True independence: Learning To Reach Out For Help

Tapasya Bhandari graduated from Kent in 2021, studying through the pandemic. Here she looks back at her experience of studying with us, and the support she received when she reached out.

‘I was struggling with COVID-19 related anxiety at the beginning of Autumn term in 2020 and this only worsened as the pandemic and the year progressed. I remember feeling hyper-alert about everything and not leaving my house. I was too scared to be out because my mum became really sick with COVID in the summer, right after my grandfather passed away in India. I was washing fruits and veg with soap before eating them and sanitising my hands multiple times in an hour. I knew the science, that my actions were not rational, but anxiety doesn’t care about rationality.

This severely disrupted my studies and I had to request an extension on a major deadline – my placement year report. I felt so embarrassed to ask for this initially as I just didn’t know how to explain to the student support team what I was struggling with. I didn’t even know the term “anxiety” at that point! Physically, I was perfect, I wasn’t sick, I was a healthy young person so how could I explain to anyone why I couldn’t move, focus on my deadlines, or leave my house. I considered deferring my final year and even quitting University altogether but I knew I had to take action.

‘As we gain new-found independence, over our attendance, academia, we also have to be independent/ proactive in asking for help when we need it.’

The only way I can describe student support is as a ‘God send’. When I couldn’t put into words what I was struggling with, they understood, let me cry when I didn’t even know why I was crying and so on. We talked through different options, and they helped me choose the suitable one for me. I ended up deferring my report by a couple weeks and in the end received an 85 on it – the highest mark in my cohort!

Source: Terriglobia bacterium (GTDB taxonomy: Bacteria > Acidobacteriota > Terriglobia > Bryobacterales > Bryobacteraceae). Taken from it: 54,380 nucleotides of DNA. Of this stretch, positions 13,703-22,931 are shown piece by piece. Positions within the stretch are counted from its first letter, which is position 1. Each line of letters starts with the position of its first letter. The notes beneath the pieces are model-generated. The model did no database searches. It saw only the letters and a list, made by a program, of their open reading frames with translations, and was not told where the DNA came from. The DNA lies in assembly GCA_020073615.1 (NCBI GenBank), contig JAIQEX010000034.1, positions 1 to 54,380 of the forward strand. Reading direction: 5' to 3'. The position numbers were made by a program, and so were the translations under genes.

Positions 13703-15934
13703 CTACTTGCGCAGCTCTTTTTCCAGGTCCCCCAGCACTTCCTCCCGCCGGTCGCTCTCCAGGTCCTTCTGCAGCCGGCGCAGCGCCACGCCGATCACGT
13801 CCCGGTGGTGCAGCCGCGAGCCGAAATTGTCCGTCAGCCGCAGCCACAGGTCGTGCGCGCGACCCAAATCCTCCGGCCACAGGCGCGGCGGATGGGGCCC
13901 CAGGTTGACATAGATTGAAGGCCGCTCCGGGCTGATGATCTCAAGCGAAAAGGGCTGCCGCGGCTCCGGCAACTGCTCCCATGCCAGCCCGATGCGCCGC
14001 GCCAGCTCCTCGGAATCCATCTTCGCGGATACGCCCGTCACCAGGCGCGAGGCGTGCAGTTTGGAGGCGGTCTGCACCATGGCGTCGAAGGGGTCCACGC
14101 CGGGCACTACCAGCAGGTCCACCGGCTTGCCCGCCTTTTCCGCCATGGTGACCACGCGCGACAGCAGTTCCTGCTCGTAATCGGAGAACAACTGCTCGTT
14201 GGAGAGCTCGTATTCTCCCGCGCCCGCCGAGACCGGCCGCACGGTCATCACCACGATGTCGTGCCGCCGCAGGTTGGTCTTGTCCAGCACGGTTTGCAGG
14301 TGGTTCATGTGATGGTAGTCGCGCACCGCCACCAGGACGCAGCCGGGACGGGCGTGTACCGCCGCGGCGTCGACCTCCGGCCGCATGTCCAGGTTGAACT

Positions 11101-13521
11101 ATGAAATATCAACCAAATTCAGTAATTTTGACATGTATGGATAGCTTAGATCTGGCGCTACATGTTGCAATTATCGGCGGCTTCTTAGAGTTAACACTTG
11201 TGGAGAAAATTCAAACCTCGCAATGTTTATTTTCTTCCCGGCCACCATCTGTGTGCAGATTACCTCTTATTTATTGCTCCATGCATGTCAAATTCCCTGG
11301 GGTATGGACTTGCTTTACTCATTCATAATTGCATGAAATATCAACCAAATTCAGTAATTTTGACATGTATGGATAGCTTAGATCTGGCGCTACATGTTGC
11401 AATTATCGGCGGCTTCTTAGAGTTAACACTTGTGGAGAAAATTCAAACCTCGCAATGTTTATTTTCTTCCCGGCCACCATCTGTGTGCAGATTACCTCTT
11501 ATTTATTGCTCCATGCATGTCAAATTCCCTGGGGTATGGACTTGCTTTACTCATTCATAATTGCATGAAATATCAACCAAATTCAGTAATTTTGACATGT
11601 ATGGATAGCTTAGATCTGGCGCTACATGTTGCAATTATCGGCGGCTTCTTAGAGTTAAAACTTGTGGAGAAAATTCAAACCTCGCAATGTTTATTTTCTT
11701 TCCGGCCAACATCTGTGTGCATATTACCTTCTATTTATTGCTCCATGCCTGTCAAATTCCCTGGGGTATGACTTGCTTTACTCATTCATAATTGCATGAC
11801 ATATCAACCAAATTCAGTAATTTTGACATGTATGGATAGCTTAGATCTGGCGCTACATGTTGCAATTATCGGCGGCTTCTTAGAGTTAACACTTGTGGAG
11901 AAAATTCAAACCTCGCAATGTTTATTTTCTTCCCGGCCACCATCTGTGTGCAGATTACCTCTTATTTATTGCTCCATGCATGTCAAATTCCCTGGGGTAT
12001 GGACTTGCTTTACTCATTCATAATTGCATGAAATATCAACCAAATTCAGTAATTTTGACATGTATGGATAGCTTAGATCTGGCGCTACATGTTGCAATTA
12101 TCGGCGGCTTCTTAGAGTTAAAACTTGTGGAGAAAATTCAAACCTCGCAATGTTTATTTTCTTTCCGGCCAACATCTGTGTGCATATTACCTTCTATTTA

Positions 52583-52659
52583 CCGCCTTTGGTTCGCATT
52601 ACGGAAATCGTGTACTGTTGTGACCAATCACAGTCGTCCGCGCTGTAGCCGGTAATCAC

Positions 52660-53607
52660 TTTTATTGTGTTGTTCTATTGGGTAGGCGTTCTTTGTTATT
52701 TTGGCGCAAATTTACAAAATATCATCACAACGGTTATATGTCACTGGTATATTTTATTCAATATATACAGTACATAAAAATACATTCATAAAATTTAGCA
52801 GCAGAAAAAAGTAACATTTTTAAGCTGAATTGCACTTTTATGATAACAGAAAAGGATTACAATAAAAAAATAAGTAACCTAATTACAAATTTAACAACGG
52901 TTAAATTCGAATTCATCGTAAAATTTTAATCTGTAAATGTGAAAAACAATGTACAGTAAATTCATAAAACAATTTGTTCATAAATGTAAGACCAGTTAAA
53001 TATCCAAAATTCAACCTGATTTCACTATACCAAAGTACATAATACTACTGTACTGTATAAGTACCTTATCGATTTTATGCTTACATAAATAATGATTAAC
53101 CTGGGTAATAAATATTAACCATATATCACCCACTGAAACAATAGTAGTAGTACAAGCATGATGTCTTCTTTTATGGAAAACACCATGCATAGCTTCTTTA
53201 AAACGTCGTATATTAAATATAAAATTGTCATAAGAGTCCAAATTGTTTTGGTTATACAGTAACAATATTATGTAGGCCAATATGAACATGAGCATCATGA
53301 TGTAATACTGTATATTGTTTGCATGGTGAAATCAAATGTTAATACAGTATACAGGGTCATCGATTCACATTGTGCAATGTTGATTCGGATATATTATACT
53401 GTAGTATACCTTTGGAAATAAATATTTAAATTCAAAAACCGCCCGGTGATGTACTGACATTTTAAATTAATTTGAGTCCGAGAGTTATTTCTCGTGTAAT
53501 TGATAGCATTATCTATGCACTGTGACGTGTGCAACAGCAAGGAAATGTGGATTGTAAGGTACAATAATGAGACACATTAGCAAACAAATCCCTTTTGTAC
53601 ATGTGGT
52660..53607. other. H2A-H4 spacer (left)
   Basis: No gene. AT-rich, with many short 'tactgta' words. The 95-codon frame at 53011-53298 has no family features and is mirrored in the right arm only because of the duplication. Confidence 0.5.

Unfortunately, COVID-19 did not end in 2020 and neither did the losses we experienced. Fortunately, my initial interaction with student support had made me feel comfortable enough to reach out to them again throughout the academic year. They were friendly, supportive, helpful and went above and beyond! I also enrolled myself onto the mindfulness course especially for Economics students (an amazing initiative by Dr Adelina Gschwandtner) that helped me and I have tried to continue with in my working life.

University is different from school in multiple aspects. One of the key differences is the independence. However, as we gain this new-found independence over our attendance, academia etc. we also have to be independent/proactive in asking for help when we need it. University won’t be able to support us unless we speak up about needing help. I think this significantly differentiates people’s university experience. I would never have discovered how amazing and supportive this team was had I not reached out to them to begin with. Their support ultimately contributed to my overall University experience.’

Tapasya Bhandari received a first class honours  in Financial Economics with a Year in Industry BSc Hons at Kent, and is now working as an Analyst, London Market at the Bank of England